That assumes that all 150 members (which one might argue are only major members, and that there are others like Bajor that have a more probationary/potential status) have equal resources, and I'm not sure that would be the case. Nor am I sure they'd all have massive facilities even if they had resource equality as a benefit of membership. Different regions are going to have different specialties, and it wouldn't make as much sense outside a wartime setting for all of them to producing the same amount unless it was a necessity.
But at the same time, all 150 species that became part of the Federation have been members for years already (we are not counting prospective members like the Bajorans - who never did join during the course of DS9 as a show).
Those species would probably have well developed technological capabilities (in terms of space flight) and would have to be self-sustaining by the time they joined the Federation (meaning that providing for their own population would have to be a non-issue and other things such as space exploration and the likes would be done via creation of superior synthetic materials which can be made in abundance while using the least amount of energy and resources at the same time - heck, WE can do this, but don't because of the confines of the socio-economic system we live in).
For that matter, I doubt that SF would confine construction of its ships and structures to the SOL system (even though realistically, you could put millions of shipyards and space stations in just 1 system and you'd still have enormous/vast amounts of space to spare to make trillions more).
No, replicators use transporter technology to alter the form of matter. They don't simply create matter out of energy. That was one of the reasons the TNG TM talked about the idea of huge fleet scaled replicators not being practical. They would need templates to provide the matter and the energy involved presumably wouldn't be a fair trade compared to just replicating a meal. They're also stated to be unable to create substances like gold or dilithium, because those substances have very complex templates. Same reason they can't create living beings, although the aliens in "Allegiance" had replication technology that bypassed this problem.
Except that on-screen evidence states in TNG and Voyager that replicators convert energy into matter.
It was also said that the replicators are an outgrowth of transporter technology... but that doesn't mean it will work EXACTLY the same.
For actual creation of matter, replicators use plasma that powers the ship and convert it into matter (probably manipulating the particles of the plasma on a sub-atomic level).
Transporters convert matter into energy on one location then transfer that energy to another location and convert it into matter.
Replicators are power suckers (and for good reason).
Never was it mentioned that replicators require raw matter to create objects... it was stated they need energy.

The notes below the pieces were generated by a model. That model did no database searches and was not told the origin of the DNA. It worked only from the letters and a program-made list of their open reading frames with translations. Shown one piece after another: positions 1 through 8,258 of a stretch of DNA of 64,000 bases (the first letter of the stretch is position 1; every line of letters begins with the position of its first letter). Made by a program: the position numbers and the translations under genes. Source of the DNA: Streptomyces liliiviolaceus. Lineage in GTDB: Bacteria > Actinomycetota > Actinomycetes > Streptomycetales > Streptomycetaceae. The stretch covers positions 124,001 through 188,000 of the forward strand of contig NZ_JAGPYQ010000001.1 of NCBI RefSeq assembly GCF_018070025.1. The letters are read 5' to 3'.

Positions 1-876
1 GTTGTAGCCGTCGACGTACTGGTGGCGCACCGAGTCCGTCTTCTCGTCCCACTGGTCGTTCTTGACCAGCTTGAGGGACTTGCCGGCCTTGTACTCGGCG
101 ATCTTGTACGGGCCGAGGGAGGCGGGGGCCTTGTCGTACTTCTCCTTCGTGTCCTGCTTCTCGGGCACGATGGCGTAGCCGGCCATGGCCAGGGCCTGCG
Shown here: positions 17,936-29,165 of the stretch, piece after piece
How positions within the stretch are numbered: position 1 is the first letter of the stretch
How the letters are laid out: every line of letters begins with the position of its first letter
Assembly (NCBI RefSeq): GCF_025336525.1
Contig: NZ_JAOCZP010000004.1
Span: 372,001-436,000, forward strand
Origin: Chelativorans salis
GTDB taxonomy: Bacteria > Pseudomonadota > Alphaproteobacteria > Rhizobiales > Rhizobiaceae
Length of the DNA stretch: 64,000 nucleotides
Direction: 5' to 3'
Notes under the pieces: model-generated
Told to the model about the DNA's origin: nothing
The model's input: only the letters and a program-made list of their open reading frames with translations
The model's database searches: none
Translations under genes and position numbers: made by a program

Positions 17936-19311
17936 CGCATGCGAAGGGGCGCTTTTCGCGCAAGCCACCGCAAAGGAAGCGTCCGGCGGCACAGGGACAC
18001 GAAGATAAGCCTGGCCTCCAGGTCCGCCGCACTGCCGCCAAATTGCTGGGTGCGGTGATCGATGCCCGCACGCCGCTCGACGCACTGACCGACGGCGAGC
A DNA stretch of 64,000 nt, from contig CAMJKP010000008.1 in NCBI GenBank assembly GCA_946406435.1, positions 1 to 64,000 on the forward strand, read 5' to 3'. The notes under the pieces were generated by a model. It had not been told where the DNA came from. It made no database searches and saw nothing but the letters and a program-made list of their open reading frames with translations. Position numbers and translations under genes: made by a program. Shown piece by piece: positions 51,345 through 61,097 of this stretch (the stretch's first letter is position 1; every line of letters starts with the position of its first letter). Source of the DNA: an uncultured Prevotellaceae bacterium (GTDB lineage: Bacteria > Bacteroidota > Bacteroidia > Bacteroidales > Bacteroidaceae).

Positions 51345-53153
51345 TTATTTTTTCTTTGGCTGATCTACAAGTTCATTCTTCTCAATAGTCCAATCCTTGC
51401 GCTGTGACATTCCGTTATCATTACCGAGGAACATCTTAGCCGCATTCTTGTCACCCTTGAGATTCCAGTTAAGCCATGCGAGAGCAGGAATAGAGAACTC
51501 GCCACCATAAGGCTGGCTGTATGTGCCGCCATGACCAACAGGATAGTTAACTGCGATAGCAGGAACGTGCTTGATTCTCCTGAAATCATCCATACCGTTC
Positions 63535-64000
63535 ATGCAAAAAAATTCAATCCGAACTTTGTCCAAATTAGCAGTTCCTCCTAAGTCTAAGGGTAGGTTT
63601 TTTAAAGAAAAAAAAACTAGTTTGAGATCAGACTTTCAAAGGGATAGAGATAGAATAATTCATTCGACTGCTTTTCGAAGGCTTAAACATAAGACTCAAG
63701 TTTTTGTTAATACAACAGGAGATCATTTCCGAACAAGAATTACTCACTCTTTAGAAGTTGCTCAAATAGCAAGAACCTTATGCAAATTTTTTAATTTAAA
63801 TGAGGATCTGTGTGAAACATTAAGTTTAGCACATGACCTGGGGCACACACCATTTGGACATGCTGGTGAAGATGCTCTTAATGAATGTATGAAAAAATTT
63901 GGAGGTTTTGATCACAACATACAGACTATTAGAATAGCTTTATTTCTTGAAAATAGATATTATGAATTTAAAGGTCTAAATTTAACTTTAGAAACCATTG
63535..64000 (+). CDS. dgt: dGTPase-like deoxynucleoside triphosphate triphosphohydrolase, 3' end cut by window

Picard also mentioned to Moriarty in one of the episodes in TNG how Humanity discovered that energy and matter are interchangeable.
I don't really care about whats written on memory Alpha because canonical evidence takes priority, and in this instance, it doesn't support the premise that replicators need matter to create matter.
Or which part of 'Replicators convert energy into matter' don't you understand?
We know the very same process occurs in Supernova's in real life (conversion of energy into matter).
The Federation (if anything) is basing their technology on how nature works (and we are beginning to do so as well), and they are supposed to be hundreds of years more advanced than us (even though in some areas they appear to be sorely lacking - but that basically comes down to writers being uninformed and dumbing things down).
I generally agree with your interpretation of how Replicators can convert pure energy into matter. In the VOY episode "The Void", Voyager got a tech upgrade for the energy efficiency of their replicators from an allied member. Now they can replicate stuff at a significantly less energy cost (The Federation tech folks must've been happy when they discovered that piece of tech back home once Voyager returned given the replicator economy). Note they mention that the replicator uses energy, not just matter converted from one form from another.
I'm sure the replicator can convert matter from one form to another, there are many guides in ST Tech Manuals that mention matter tanks for replicators, however should the need arise, they can convert energy into matter. I guess by the time of VOY, energy is so abundant, that carrying massive amounts of matter tanks isn't necessary when they can store / generate so much power.
If you look at things from a logical perspective with Replicator 'Energy to Matter' vs. 'Matter to Matter' conversion, it should probably be cheaper in total energy cost to convert an existing form of matter like Carbon, add in the appropriate amount of electrons / protons / neutrons / etc to turn 1 atom of Carbon into 1 atom of Iron then to start from scratch and have to form each Iron Atom out of pure energy.
So there is value to having matter tanks, but not necessarily for basic atoms, but for probably some of the harder to produce materials like Duranium which is probably a very complicated alloy of some sort from my understanding. You don't need alot of matter tanks, but just enough to make it cheaper on energy costs to make more complicated matter.
Basically there is a valid argument for both methods of replication based on efficiency. Since Energy / Matter is the two most important resources within the UFP, I would assume that they would do everything in their power to make replicators as energy efficient as possible and try to run more traditional forms of material fabrication if it made energy / resource sense to do so.